It had to happen: white parents who underwent in-vitrofertilization have given birth to black twins. The whitemother, who lives in the U.K., wants to keep the babies, buta black couple claims they belong to them.
IVF involves mixing of the father's sperm with the mother'seggs in the laboratory. The resulting fertilized embryos arethen implanted into the mother. In this case, either thewrong sperm was used to fertilize the eggs or a blackcouple?s fertilized embryos were wrongly implanted into awhite woman.
DNA testing will be used to figure out who are thebiological parents of the twins. "With a definite list ofpossible candidates it will not take very long," says SammyLee, a consultant embryologist at the Portland Hospital inLondon. "You need to take a small blood sample from thechild and from each potential parent, isolate the DNA andrun a gel fingerprint. The parents will have bands thatmatch the child's."
Lee says it's possible to tell the race of an embryo before it's implanted into a uterus, but the technique is costly,risks damaging the embryo and is usually thought to beunnecessary. "At the moment [the test] is in its earlystages and used mainly to test for cystic fibrosis," says Lee.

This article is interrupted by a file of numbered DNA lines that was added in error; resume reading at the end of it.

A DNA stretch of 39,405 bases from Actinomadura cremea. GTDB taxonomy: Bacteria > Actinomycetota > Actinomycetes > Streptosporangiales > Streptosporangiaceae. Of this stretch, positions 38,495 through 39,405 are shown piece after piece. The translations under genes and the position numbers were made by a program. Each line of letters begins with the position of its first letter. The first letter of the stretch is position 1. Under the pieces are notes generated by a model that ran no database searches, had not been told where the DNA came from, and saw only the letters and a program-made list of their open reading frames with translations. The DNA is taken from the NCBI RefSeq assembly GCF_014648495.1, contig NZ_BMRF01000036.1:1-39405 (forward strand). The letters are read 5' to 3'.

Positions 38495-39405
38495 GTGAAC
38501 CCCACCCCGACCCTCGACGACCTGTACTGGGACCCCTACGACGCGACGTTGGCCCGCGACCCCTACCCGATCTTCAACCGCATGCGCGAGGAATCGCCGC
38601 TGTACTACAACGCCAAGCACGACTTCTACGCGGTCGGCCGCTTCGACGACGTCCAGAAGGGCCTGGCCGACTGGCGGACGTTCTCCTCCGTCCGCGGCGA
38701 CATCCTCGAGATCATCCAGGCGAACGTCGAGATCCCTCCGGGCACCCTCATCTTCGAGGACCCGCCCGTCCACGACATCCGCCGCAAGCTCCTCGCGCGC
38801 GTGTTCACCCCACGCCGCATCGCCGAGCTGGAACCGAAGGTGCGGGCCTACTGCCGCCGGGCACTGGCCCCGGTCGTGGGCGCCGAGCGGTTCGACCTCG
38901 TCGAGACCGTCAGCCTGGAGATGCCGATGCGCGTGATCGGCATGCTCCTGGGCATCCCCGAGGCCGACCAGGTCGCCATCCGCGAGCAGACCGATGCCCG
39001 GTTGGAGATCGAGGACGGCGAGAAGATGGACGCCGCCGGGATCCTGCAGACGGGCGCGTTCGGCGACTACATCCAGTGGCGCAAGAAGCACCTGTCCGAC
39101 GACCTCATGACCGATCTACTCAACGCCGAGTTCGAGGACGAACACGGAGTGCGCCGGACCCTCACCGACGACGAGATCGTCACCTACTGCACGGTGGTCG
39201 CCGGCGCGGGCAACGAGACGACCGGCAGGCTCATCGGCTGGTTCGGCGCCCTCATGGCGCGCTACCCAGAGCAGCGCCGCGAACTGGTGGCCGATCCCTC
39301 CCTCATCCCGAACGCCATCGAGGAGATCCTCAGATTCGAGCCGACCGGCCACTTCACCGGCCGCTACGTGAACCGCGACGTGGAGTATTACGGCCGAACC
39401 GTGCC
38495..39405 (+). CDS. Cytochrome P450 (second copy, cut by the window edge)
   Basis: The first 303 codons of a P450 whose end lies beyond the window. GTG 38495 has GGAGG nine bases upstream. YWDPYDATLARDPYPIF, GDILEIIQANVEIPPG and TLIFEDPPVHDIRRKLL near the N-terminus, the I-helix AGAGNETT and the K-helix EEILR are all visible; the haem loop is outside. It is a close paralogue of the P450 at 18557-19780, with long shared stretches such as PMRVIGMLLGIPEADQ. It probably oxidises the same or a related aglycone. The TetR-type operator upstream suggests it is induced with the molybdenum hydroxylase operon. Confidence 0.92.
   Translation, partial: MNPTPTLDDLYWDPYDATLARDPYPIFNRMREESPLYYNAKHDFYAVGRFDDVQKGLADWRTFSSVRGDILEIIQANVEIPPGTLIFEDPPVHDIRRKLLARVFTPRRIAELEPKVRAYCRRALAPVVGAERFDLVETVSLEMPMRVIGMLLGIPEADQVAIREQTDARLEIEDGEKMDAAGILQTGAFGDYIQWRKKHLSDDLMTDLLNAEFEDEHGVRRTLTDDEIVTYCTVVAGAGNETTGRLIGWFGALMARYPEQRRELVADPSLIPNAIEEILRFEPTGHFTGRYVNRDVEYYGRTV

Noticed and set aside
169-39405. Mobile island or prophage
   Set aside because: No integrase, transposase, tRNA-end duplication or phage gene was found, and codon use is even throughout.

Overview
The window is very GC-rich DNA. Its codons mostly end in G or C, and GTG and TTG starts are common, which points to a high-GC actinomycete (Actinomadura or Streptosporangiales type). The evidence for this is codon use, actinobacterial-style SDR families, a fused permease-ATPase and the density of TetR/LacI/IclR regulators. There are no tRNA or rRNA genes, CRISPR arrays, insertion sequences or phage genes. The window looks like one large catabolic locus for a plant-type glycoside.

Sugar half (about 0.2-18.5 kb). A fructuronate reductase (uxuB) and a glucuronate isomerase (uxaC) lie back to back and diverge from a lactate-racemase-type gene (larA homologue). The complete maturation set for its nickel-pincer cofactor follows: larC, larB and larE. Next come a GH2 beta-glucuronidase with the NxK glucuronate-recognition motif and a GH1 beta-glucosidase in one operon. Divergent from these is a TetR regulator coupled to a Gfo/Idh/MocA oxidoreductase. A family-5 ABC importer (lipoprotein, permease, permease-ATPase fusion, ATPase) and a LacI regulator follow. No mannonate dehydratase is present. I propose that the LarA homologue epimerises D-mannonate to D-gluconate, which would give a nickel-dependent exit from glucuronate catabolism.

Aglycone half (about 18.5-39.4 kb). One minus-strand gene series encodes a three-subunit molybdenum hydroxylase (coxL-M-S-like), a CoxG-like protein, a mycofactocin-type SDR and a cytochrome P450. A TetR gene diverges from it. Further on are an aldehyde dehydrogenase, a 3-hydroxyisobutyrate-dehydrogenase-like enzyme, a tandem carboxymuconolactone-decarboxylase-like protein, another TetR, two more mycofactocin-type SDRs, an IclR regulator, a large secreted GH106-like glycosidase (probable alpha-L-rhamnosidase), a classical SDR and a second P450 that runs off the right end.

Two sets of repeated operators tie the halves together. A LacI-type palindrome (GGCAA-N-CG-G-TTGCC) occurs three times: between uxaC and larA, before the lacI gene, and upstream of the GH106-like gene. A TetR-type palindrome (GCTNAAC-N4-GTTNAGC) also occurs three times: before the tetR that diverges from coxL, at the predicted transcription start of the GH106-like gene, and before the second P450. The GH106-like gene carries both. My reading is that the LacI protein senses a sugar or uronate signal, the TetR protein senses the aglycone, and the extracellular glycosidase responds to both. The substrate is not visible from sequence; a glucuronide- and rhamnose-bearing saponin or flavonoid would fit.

John Mills, chairman of the British Fertility Society, says,"There is a tiny risk [that such a mix-up could happen].There has been a great deal of tightening up of theprocedures in the last few years. Every sample is doubledchecked and labeled at every stage along the way - it is astight as the blood transfusion process."
This type of accident has supposedly only happened twicebefore. In 1998, Donna Fasano, a white woman from New York,gave birth to a black baby boy. In the Netherlands in 1993,sperm from two men was accidentally mixed, so a white womangave birth to one white and one black child. It does bringup the question of how many times such mix-ups have goneundetected, in cases where the babies were the same race as the mother.
NOTE: This news story, previously published on our old site, will have any links removed.